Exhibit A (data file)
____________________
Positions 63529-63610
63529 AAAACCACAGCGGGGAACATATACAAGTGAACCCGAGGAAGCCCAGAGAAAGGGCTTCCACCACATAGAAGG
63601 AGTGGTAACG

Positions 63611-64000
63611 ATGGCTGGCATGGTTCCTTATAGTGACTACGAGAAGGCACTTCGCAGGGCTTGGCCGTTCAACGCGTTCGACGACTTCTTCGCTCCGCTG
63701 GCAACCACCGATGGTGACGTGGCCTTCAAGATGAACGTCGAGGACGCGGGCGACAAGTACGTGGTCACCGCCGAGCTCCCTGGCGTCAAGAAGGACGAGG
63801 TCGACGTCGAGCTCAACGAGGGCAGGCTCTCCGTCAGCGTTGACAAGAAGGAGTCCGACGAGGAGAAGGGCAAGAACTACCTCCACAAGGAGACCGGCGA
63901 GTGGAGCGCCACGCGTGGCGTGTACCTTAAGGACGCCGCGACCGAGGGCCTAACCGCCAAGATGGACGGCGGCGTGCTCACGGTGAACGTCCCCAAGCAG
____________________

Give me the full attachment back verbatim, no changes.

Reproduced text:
Positions 63529-63610
63529 AAAACCACAGCGGGGAACATATACAAGTGAACCCGAGGAAGCCCAGAGAAAGGGCTTCCACCACATAGAAGG
63601 AGTGGTAACG

Positions 63611-64000
63611 ATGGCTGGCATGGTTCCTTATAGTGACTACGAGAAGGCACTTCGCAGGGCTTGGCCGTTCAACGCGTTCGACGACTTCTTCGCTCCGCTG
63701 GCAACCACCGATGGTGACGTGGCCTTCAAGATGAACGTCGAGGACGCGGGCGACAAGTACGTGGTCACCGCCGAGCTCCCTGGCGTCAAGAAGGACGAGG
63801 TCGACGTCGAGCTCAACGAGGGCAGGCTCTCCGTCAGCGTTGACAAGAAGGAGTCCGACGAGGAGAAGGGCAAGAACTACCTCCACAAGGAGACCGGCGA
63901 GTGGAGCGCCACGCGTGGCGTGTACCTTAAGGACGCCGCGACCGAGGGCCTAACCGCCAAGATGGACGGCGGCGTGCTCACGGTGAACGTCCCCAAGCAG